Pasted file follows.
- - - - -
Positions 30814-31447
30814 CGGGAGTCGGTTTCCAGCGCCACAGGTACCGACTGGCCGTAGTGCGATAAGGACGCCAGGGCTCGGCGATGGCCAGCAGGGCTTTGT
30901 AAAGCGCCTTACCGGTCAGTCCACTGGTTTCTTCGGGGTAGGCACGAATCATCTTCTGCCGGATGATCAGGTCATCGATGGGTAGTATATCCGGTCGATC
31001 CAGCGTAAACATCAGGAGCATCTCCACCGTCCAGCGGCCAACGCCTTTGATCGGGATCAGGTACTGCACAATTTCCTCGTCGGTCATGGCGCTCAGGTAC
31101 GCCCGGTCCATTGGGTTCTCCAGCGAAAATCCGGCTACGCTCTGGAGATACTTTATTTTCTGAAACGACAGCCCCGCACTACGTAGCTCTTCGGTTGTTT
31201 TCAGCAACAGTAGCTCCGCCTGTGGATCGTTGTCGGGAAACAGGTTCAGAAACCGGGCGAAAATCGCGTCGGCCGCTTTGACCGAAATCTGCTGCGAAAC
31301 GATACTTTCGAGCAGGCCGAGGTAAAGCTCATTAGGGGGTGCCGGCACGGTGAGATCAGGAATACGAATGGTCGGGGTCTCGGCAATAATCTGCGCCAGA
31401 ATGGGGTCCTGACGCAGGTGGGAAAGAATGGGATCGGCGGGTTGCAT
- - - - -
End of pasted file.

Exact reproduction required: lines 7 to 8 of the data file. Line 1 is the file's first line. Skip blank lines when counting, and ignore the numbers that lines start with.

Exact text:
31301 GATACTTTCGAGCAGGCCGAGGTAAAGCTCATTAGGGGGTGCCGGCACGGTGAGATCAGGAATACGAATGGTCGGGGTCTCGGCAATAATCTGCGCCAGA
31401 ATGGGGTCCTGACGCAGGTGGGAAAGAATGGGATCGGCGGGTTGCAT